By Tierney Sneed | June 26, 2018 6:11 pm
Special counsel Robert Mueller got a major court victory Tuesday when a federal judge in Virginia on Tuesday declined to dismiss the charges Mueller had brought against Paul Manafort — but not without the judge taking multiple swipes at Mueller, the regulations concerning his appointment, and the very notion of a special counsel.
In a series of asides, commentaries, extended footnotes, and musings, U.S. District Judge T.S. Ellis opined at length on the appropriateness of having special counsels, expressed his distaste for Mueller’s prosecutorial tactics, and warned darkly of “partisan prosecutions.”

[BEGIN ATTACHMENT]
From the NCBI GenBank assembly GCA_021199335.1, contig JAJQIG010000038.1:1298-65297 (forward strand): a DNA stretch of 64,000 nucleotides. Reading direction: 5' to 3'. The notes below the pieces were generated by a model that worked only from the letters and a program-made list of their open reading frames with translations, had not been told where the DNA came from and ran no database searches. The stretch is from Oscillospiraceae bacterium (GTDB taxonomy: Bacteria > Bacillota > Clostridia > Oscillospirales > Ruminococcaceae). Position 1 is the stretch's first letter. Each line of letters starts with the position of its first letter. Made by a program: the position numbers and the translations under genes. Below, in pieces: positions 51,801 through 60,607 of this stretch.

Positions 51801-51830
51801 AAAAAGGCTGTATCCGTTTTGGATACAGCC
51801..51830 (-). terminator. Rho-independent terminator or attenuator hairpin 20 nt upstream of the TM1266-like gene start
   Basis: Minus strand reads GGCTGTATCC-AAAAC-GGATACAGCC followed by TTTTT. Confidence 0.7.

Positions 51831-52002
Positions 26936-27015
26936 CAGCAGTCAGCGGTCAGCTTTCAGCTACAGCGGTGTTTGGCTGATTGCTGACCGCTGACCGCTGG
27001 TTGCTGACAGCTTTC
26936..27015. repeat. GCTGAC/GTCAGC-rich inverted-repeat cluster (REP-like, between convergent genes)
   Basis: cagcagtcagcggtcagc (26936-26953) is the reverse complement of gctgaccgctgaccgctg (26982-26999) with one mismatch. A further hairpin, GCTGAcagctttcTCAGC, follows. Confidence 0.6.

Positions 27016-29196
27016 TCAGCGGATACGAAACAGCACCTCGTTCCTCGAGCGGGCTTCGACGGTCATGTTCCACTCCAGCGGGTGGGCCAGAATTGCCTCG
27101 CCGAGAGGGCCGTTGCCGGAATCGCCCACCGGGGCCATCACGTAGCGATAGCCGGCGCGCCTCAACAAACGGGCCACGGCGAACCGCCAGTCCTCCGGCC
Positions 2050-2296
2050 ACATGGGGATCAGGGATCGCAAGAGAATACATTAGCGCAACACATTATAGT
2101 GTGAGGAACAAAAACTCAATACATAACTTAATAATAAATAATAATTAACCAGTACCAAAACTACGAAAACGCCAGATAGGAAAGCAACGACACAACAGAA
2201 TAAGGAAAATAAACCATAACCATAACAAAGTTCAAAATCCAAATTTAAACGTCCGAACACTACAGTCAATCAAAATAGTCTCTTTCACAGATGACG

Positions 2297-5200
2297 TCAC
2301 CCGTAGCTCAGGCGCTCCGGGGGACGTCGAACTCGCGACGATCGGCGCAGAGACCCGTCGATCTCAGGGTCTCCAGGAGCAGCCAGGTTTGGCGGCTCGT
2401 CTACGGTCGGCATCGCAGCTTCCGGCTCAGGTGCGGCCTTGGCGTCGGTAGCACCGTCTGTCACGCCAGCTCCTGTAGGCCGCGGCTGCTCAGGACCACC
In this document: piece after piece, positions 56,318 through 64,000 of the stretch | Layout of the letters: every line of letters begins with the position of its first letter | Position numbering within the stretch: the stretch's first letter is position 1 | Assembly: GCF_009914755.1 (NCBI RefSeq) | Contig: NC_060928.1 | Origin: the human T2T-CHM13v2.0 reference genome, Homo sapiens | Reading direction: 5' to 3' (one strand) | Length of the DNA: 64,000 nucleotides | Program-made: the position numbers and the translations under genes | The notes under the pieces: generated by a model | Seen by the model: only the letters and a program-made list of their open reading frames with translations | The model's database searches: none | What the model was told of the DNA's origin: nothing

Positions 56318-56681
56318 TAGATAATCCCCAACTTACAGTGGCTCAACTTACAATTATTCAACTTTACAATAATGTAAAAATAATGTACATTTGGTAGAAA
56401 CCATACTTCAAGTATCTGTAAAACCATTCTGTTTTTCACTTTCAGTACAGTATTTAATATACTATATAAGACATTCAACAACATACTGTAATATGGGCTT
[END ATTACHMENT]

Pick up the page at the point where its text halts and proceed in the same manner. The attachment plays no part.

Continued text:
“The appointment of special prosecutors has the potential to disrupt these checks and balances, and to inject a level of toxic partisanship into investigation of matters of public importance,” Ellis wrote, going on to suggest that a bipartisan commission with subpoena power would be better suited to investigate election interference.
“Although this case will continue,” Ellis said, in closing his opinion, “those involved should be sensitive to the danger unleashed when political disagreements are transformed into partisan prosecutions.”